Seaweeds are a fascinating group of organisms. Although they contain chloroplasts (those little bits we all learned about in school which are capable of absorbing the sun’s radiant energy and using it to capture carbon from the atmosphere and to manufacture sugar) they do not possess the systems of water and nutrient conduction (xylem and phloem) that characterize the plants. Well then, if the seaweeds aren’t plants, what are they? The answer is something of a muddle because seaweeds are polyphyletic, meaning that they are derived from a number of different phylogenetic sources (fancy words which mean that this is a large group with a diverse genealogy that goes back 1.5 billion years). Most seaweeds live attached to the substrate (but do not obtain sustenance from it) and a number of different life cycles have been described. They come in a wide variety of colors and their classification reflects this fact so that the largest divisions of algae are the reds (rhodophyta), the greens (chlorophyta), and the browns (phaeophyta). One other noteworthy aspect of the seaweeds is that nearly all are beautiful. I found this very photogenic mass of Ascophyllum while visiting the seaside at Portsmouth. Many of the thickened bladders you see are filled with air and work to float and hold the thallus up in the water column. You may also notice other swellings which look somewhat rougher than the air bladders, these are receptacles which contain conceptacles which produce the gametes. Egg and sperm are released into the water and fertilization occurs externally. The young thallus then settles on an appropriate substrate and the cycle continues. Enough science … let’s end with a poem, a Seaweed Haiku courtesy of another WordPress blog, Echoes from the Silence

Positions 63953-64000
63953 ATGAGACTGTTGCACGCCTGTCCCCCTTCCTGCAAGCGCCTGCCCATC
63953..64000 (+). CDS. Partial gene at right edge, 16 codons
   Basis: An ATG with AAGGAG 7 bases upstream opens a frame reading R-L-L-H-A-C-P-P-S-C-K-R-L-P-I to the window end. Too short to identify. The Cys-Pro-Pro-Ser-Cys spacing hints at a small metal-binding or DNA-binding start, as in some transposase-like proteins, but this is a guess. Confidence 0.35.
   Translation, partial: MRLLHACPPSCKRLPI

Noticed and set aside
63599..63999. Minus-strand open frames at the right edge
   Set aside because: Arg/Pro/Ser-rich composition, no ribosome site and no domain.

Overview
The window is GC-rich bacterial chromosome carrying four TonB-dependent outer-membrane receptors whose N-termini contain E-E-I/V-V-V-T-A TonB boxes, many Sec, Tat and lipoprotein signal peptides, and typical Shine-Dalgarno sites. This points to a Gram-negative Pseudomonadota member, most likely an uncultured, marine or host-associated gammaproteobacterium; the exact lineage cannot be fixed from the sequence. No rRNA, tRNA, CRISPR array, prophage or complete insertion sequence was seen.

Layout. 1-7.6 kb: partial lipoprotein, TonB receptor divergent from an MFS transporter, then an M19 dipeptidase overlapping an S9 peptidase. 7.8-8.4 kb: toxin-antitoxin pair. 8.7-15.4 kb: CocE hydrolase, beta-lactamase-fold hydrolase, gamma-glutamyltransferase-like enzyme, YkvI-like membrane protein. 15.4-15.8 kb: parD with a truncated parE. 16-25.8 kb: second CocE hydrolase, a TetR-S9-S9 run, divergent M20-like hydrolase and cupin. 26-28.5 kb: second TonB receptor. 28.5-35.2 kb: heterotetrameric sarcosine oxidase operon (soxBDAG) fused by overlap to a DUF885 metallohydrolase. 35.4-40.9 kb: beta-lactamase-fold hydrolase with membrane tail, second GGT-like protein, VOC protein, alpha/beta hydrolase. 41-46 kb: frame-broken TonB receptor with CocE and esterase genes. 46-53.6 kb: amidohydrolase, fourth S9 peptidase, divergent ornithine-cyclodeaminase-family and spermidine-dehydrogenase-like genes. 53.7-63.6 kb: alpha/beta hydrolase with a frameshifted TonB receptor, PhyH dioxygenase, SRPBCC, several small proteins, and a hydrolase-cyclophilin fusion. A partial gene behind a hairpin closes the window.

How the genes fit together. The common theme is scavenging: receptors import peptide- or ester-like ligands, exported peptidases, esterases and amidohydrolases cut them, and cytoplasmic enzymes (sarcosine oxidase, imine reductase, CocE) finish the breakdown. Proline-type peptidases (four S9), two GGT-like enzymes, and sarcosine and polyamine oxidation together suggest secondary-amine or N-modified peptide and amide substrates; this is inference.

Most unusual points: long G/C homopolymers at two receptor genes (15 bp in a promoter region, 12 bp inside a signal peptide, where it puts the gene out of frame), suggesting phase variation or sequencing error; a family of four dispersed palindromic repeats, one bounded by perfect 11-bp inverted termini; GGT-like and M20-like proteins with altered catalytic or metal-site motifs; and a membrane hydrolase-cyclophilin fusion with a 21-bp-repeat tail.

Below the surface
unseen entanglements.
Hope floats.


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